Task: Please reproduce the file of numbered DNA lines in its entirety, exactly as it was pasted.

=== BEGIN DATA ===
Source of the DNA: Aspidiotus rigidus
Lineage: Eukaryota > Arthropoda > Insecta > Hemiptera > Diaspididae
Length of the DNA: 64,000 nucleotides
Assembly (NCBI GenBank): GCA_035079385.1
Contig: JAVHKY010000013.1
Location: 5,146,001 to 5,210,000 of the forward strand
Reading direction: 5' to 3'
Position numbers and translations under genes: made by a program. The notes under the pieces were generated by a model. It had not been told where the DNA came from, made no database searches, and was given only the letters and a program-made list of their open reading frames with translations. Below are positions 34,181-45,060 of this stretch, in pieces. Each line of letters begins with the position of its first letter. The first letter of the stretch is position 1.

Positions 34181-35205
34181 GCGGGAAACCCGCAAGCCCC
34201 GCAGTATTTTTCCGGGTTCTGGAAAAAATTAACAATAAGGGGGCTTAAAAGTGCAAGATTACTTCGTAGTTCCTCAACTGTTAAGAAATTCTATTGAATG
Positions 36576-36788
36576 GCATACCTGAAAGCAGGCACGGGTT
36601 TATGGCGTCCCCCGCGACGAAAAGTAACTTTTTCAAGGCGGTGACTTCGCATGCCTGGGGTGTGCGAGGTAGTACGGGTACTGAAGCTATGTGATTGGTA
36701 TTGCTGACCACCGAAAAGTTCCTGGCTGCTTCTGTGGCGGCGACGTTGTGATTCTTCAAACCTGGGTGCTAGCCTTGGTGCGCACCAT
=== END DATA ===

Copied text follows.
Source of the DNA: Aspidiotus rigidus
Lineage: Eukaryota > Arthropoda > Insecta > Hemiptera > Diaspididae
Length of the DNA: 64,000 nucleotides
Assembly (NCBI GenBank): GCA_035079385.1
Contig: JAVHKY010000013.1
Location: 5,146,001 to 5,210,000 of the forward strand
Reading direction: 5' to 3'
Position numbers and translations under genes: made by a program. The notes under the pieces were generated by a model. It had not been told where the DNA came from, made no database searches, and was given only the letters and a program-made list of their open reading frames with translations. Below are positions 34,181-45,060 of this stretch, in pieces. Each line of letters begins with the position of its first letter. The first letter of the stretch is position 1.

Positions 34181-35205
34181 GCGGGAAACCCGCAAGCCCC
34201 GCAGTATTTTTCCGGGTTCTGGAAAAAATTAACAATAAGGGGGCTTAAAAGTGCAAGATTACTTCGTAGTTCCTCAACTGTTAAGAAATTCTATTGAATG
Positions 36576-36788
36576 GCATACCTGAAAGCAGGCACGGGTT
36601 TATGGCGTCCCCCGCGACGAAAAGTAACTTTTTCAAGGCGGTGACTTCGCATGCCTGGGGTGTGCGAGGTAGTACGGGTACTGAAGCTATGTGATTGGTA
36701 TTGCTGACCACCGAAAAGTTCCTGGCTGCTTCTGTGGCGGCGACGTTGTGATTCTTCAAACCTGGGTGCTAGCCTTGGTGCGCACCAT